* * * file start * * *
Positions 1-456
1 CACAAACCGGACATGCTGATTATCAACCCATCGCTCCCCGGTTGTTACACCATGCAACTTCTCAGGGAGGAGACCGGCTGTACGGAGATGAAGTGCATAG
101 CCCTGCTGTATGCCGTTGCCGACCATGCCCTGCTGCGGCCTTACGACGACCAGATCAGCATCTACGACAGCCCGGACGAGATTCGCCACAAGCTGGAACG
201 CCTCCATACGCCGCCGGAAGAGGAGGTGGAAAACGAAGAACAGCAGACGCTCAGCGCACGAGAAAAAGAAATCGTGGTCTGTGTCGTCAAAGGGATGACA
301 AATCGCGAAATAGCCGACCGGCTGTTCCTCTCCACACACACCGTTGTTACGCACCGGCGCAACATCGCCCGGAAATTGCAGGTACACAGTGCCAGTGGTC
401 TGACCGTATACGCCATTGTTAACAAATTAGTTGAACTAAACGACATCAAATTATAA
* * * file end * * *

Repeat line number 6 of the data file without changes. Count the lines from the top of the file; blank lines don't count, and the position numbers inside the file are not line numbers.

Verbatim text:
401 TGACCGTATACGCCATTGTTAACAAATTAGTTGAACTAAACGACATCAAATTATAA